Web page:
Total housing starts for 2014 reached the 1 million mark for the first time since 2007. Data from the Census Bureau and HUD for December, plus revisions for October and November, pushed total housing construction to a total of 1,005,800 for the year.
Multifamily construction held virtually even at a 361,000 annual rate, down 0.8% from November. For the year, multifamily starts were up 16% to 358,000, the highest tally since 2007.
The pace of December starts was up 4.4% from November to a 1.089 million annualized rate. The late-year push was led by single-family construction, which was up 7.2% in December, reaching the highest monthly rate since March 2008.
The increase for single-family development mirrors continued positive reporting from the NAHB/Wells Fargo Housing Market Index (HMI), a measure of builder confidence. For January, the HMI held steady at a level of 57. Any value above a level of 50 indicates more respondents view market conditions as good rather than poor.
The NAHB Remodeling Market Index (RMI) also suggested attractive market conditions for the home improvement sector. The RMI came in at 60 for the final quarter of 2014 and has been above the key 50 level since the second quarter of 2013.
Home sales showed strength at the end of 2014. The sales pace of newly built, single-family homes increased 11.6% in December to a seasonally adjusted annual rate of 481,000, according to data from HUD and the Census Bureau. This is the highest monthly sales rate since June 2008. The inventory of new homes for sale rose to 219,000 in December, a 5.5-months’ supply at the current sales pace.
The market share of conventional financed purchases for new homes is also growing, with declines seen in the share of FHA-insured purchases. These changes are consistent with a market recovering to more normal conditions.
Also demonstrating improvement for the second half of 2014, the pace of existing home sales increased 2.4% in December, although the share of sales to first-time buyers continued to disappoint at 29%. Existing home sales exceeded a 5 million sales pace for the sixth time in the past seven months and were 3.5% above the same period a year ago.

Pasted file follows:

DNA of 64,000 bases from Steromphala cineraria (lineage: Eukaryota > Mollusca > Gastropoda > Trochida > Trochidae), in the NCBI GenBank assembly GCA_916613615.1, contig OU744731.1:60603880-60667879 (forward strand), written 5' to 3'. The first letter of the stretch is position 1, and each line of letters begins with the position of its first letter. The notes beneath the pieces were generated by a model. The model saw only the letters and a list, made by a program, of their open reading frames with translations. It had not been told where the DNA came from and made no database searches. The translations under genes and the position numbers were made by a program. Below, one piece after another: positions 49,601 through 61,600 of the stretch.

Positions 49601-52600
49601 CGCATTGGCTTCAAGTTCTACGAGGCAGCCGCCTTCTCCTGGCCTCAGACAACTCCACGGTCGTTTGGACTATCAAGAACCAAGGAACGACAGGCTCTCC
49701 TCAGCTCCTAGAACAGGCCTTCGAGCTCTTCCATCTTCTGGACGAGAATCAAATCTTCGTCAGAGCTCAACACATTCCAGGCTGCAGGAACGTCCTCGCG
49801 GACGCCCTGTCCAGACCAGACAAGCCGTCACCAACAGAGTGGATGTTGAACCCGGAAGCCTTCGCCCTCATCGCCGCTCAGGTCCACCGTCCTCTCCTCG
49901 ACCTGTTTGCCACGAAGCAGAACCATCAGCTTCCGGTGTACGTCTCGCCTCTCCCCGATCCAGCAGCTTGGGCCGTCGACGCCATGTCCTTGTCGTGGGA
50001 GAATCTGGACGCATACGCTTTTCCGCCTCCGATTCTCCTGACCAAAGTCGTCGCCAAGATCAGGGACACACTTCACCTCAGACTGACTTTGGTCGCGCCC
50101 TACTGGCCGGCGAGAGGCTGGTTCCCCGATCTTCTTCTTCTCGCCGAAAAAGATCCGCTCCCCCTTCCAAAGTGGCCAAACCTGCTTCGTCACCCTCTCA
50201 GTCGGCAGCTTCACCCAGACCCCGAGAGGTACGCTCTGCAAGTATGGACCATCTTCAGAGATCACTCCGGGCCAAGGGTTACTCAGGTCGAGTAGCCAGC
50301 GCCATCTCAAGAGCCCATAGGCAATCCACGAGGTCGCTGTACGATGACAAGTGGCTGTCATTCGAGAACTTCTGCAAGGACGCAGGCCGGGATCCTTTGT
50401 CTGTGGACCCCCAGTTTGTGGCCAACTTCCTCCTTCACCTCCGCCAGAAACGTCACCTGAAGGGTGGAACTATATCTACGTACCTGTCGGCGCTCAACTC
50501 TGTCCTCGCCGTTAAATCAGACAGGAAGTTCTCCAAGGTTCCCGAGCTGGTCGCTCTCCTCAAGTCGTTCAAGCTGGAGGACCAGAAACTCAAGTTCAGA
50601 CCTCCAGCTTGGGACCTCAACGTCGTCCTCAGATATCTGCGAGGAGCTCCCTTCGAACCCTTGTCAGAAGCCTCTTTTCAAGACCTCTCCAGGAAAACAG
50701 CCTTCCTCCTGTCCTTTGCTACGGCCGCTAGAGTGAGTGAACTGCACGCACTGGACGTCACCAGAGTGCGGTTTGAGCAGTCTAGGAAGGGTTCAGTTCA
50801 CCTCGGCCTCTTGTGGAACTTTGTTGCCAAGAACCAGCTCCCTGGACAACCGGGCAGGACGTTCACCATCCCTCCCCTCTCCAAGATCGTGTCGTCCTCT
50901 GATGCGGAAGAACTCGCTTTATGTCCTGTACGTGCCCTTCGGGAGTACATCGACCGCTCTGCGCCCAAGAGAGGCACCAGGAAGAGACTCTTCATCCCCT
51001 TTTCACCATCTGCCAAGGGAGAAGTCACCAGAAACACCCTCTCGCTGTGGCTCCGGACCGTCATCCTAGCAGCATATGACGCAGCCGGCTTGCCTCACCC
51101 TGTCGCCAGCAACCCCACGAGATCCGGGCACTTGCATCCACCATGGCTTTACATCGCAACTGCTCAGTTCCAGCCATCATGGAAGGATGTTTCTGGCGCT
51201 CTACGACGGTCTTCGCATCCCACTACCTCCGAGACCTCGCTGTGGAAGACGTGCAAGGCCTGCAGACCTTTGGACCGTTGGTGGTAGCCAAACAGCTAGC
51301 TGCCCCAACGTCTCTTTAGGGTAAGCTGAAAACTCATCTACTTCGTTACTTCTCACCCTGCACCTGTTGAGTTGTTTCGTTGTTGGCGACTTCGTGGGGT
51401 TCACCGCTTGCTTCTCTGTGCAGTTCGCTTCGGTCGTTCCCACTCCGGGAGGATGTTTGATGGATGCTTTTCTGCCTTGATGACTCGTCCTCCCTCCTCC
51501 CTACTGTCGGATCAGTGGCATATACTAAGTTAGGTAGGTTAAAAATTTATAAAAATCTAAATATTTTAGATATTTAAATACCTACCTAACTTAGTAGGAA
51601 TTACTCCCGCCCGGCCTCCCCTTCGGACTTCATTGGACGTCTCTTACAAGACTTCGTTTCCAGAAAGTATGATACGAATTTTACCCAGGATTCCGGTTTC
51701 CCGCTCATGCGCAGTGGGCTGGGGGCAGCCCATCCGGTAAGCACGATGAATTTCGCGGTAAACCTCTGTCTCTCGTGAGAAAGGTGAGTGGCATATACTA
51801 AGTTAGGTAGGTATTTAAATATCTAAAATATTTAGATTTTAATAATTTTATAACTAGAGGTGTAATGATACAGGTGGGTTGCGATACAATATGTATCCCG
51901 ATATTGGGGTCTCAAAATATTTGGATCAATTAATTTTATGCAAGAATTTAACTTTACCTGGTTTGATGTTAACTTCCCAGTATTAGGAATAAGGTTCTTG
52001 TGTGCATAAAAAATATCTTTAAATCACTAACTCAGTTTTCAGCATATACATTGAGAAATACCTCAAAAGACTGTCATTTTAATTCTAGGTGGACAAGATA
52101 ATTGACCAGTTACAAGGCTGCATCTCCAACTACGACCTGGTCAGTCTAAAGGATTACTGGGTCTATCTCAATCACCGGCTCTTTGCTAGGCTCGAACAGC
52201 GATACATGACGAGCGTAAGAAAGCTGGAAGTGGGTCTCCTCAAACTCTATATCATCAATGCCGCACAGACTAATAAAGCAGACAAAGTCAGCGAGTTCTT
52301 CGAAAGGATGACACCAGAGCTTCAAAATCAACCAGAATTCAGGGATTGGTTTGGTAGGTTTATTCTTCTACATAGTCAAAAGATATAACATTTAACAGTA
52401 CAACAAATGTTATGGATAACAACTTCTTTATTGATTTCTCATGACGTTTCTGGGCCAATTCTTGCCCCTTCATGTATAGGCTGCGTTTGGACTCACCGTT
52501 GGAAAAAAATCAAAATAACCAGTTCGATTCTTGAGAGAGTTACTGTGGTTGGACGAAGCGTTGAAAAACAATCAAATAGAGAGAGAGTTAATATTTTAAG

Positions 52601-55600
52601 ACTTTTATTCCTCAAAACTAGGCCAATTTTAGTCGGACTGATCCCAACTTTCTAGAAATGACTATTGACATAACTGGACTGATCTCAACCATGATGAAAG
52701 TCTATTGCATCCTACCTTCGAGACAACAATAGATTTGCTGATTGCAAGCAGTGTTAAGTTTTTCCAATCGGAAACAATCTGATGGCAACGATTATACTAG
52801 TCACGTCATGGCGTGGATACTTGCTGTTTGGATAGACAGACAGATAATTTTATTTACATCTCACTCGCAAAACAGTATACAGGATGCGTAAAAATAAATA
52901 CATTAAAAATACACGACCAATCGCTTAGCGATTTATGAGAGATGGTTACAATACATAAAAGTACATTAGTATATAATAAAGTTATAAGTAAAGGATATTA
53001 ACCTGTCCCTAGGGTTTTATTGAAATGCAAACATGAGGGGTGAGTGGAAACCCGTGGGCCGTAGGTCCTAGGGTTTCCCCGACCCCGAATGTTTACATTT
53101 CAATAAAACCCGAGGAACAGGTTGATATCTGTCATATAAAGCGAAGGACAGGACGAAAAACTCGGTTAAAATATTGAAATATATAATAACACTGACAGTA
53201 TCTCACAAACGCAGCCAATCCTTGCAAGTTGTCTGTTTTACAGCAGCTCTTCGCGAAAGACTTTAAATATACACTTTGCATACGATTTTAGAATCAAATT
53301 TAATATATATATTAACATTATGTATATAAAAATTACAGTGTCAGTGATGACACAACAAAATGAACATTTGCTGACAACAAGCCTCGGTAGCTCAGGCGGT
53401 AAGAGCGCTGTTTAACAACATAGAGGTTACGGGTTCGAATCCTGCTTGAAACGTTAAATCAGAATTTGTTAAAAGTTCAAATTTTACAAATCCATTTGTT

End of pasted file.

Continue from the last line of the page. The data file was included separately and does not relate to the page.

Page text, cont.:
The momentum gained in the housing market at the end of 2014 should continue in to next year. NAHB is projecting strong growth for single-family production, which is expected to rise to 804,000 units. NAHB is also forecasting 2% growth for multifamily and a 3% increase for remodeling.
Housing prices continue to rise, albeit at slower rates. The Federal Housing Finance Agency House Price Index rose 5.3% for November, the 34th consecutive month of year-over-year growth. Over the last two and half years, home prices have risen by 19%. At the same time, residential rents have increased. Using Consumer Price Index (CPI) data, NAHB estimates that rent growth has outpaced inflation by 1.7%.
A significant economic story in recent months has been the dramatic decline in gas prices. The CPI’s gasoline index has declined 21% over the last 12 months. On a seasonally adjusted month-over-month basis, the overall CPI fell 0.4%. Over the past 12 months, prices on expenditures made by urban consumers have increased by just 0.8% before seasonal adjustments.
While good for the overall economy, the decline in gas prices will likely have little impact on building material prices. In December, data from the government’s Producer Price Index indicated that prices for a number of materials declined in December, including gypsum (-3.8%) and softwood lumber (-1.2%). OSB prices rose 0.2%. Material costs for builders are expected to rise in 2015, particularly for gypsum, as housing production increases.
Muted increases for inflation indicators like the CPI have modified the focus of the Federal Reserve. With economic output expanding, strong job growth and a declining unemployment rate the Fed’s monetary policy committee has shifted its focus to below-target (2%) inflation as the primary threat to the continuing economic recovery. Consensus expectations are for a first increase in the federal funds rate for mid-2015.
In analysis news, NAHB economists explored survey data of Millennial housing preferences. Most prospective home buyers in this generation want to buy a single-family detached home and prefer to live in the suburbs. However, 10% would choose to live in the central city, which is a larger share that reported by Gen Xers and other generations.
While Millennials want to achieve homeownership, downpayments and loan qualification remain an important hurdle. Research from the Federal Reserve Bank of New York indicates that such finance constraints on mortgage access have a considerably larger impacts on housing demand than do historical changes in mortgage interest rates.